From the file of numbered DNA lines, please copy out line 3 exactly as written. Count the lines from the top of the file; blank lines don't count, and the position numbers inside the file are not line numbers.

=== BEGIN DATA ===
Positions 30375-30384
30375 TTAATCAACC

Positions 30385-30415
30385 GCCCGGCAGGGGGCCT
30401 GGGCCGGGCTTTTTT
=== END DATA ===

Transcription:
Positions 30385-30415